love yurtsHi Guys,
I previously owned a 30' Pacific Yurt but had to sell it due to financial pressures. It was going to go up on my 50 acre rural property. I did not yet have the septic system dealt with that should be completed this january. Bought the property in sep 07.
I was bummed to say the least having to sell it, but I learned a lot about these in terms of how they are put together, how well insulated they are, how they hold up. I'll share that experience here with you all.
I paid about $10k for it and needed the money to pay bills and taxes. So off it was sold to someone who really needed it and was going through a divorce and owned a piece of land. I am glad it worked out for her. The yurt will work good with a wood stove, but feels like a tent.
Recently, I found a really nice older 24' yurt pacific for $2 grand. It did not have the insulation kit but will work well for camping and transition living on the property. It included the deck and is about 10 years old. Could not pass up at this price. I really want to panelize the interior with real insulation down the road.
I have been very fortunate as I have found the following:
A really nice 12x36' metal horse barn with two stalls. Going to frame this in and make it part of the living area outside of the yurt. Retail: $6k, bought for $2k in a liquidation.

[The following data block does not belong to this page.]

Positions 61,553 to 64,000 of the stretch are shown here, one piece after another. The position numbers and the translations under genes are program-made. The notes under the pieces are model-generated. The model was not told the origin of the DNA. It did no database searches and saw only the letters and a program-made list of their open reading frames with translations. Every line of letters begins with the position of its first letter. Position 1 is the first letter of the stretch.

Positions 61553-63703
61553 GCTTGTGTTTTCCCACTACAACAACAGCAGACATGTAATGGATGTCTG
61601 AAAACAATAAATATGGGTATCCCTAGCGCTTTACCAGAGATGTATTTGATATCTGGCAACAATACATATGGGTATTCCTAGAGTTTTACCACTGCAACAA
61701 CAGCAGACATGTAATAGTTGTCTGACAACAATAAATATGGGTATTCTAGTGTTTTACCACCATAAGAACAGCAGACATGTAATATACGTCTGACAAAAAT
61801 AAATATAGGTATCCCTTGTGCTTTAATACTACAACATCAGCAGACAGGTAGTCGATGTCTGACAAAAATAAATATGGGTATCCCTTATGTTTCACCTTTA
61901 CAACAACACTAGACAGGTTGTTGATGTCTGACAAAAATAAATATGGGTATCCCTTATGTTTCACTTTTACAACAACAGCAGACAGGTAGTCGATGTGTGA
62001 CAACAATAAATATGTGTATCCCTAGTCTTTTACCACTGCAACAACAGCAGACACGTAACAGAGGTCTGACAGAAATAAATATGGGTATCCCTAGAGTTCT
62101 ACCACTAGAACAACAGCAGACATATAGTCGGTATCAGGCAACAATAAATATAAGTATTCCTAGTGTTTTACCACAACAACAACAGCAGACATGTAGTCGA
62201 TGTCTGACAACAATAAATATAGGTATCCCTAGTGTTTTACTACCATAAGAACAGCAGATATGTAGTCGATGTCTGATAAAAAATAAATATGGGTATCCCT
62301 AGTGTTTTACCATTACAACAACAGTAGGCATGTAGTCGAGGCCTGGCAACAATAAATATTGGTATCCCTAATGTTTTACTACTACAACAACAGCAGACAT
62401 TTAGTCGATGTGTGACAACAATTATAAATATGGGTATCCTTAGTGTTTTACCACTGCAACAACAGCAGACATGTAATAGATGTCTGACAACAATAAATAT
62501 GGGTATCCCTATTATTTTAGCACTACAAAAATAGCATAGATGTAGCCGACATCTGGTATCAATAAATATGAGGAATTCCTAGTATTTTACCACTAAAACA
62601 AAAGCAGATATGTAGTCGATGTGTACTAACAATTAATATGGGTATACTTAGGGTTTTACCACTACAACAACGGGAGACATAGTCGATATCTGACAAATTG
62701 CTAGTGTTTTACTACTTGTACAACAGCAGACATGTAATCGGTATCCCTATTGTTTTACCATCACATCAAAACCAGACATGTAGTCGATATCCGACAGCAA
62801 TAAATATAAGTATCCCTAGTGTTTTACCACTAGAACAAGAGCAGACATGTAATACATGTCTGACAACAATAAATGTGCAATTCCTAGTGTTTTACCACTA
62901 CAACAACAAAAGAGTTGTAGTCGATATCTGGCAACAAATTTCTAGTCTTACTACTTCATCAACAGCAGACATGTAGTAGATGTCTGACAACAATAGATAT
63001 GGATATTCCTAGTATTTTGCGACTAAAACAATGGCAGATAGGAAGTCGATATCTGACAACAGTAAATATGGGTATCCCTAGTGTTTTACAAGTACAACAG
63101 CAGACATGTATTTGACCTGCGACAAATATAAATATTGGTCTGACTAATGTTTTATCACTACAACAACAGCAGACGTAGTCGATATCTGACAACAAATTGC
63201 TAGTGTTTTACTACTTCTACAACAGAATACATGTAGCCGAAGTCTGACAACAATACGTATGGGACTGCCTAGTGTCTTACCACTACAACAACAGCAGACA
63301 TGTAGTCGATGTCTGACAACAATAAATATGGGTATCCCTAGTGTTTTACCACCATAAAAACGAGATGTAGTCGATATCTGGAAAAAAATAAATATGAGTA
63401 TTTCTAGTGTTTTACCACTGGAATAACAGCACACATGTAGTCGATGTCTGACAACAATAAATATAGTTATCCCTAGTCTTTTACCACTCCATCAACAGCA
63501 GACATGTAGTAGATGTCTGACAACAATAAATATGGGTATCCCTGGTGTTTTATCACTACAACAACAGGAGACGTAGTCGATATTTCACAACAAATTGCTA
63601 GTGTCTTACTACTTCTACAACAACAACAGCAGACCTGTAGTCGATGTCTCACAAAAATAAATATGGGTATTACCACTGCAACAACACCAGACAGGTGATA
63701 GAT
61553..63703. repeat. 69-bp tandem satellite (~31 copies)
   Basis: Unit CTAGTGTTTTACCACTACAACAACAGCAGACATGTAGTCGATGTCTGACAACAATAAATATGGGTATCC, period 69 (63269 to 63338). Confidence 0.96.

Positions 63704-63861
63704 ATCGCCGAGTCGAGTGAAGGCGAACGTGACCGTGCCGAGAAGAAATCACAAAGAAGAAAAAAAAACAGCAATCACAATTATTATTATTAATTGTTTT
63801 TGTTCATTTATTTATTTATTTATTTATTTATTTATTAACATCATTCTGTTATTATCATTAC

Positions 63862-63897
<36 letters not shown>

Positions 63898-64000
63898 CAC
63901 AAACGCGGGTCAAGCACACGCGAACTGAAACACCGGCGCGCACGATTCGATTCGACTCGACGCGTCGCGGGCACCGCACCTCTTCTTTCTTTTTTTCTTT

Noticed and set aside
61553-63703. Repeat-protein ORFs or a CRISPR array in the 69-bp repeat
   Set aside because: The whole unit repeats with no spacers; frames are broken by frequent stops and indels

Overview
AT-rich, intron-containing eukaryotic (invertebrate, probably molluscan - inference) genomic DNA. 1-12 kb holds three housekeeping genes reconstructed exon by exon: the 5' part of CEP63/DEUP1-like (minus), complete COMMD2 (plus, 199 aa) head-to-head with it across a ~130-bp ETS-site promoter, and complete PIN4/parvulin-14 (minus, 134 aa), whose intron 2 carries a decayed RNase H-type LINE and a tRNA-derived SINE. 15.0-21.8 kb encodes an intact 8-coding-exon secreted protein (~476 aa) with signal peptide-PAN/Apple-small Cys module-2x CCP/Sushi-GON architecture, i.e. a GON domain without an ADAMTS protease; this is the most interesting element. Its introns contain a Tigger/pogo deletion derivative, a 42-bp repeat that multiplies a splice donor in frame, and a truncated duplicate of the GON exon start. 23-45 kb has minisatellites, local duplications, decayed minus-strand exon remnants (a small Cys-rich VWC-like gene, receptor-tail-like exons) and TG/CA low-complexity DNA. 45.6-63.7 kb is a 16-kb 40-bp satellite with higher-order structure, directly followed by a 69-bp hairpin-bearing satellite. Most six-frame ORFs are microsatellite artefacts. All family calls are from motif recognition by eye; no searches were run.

5200 watts worth of used solar panels for off-grid use. Cost: $10k, retail about $25k. PG&E is 800' away, will hook up eventually but cost is about $15-20k. Going to mount solar panels to the roof of the barn and also extend the barn to be 36x24 or 36x36.
A 33' 1999 travel trailer with two bedrooms, propane fridge, 24' awning for $4k.
An original 1975 New in the box Meyers well pump above ground 1/2 HP jetted well pump that will do 4-5GPM at 90-100'. $30 craigslist. New is $350.
The yurt is the item completing the ability to truly get rid of the mortgage at some point and live on the land. We've camped in the trailer and we're sick of it after a day. Too narrow and I can't have a real size bed in the trailer; this means I am exhausted the following day, back is killing me, etc.
Water table is 60'.
I also have a spring that is supposed to be year round that is 1800' away.
Drilling a well: $8400 @ 200'. OUCH! An original windmill existed on the site where the spring is located.
So, just need the septic installed and I can live out there. It is going to be quite the challenge as we have 3 kids (6,4,2) ages. I definitely think that the yurt will be expanded to as we can afford it shortly. Eventually going to build a nice 2500 sq foot house on the property in a few years when things are better in the economy and financially. If nothing else, this will be a great experience not only for me but for my children, as they will learn to live with less gadgets and less television, but will have a nice playground that's already out there in the country. We will then have finances to continue to improve both our living situation and the property on a monthly basis versus burning that money in interest.
I hope more of you are willing to take this step. I am about there and I hope this is really worth it. Come this spring, a move from my primary residence will be possible. I seriously think a yurt is substantially better long term and financially than a single wide or double wide trailer. Just the permit costs for a manufactured home here are more than a new 30' yurt.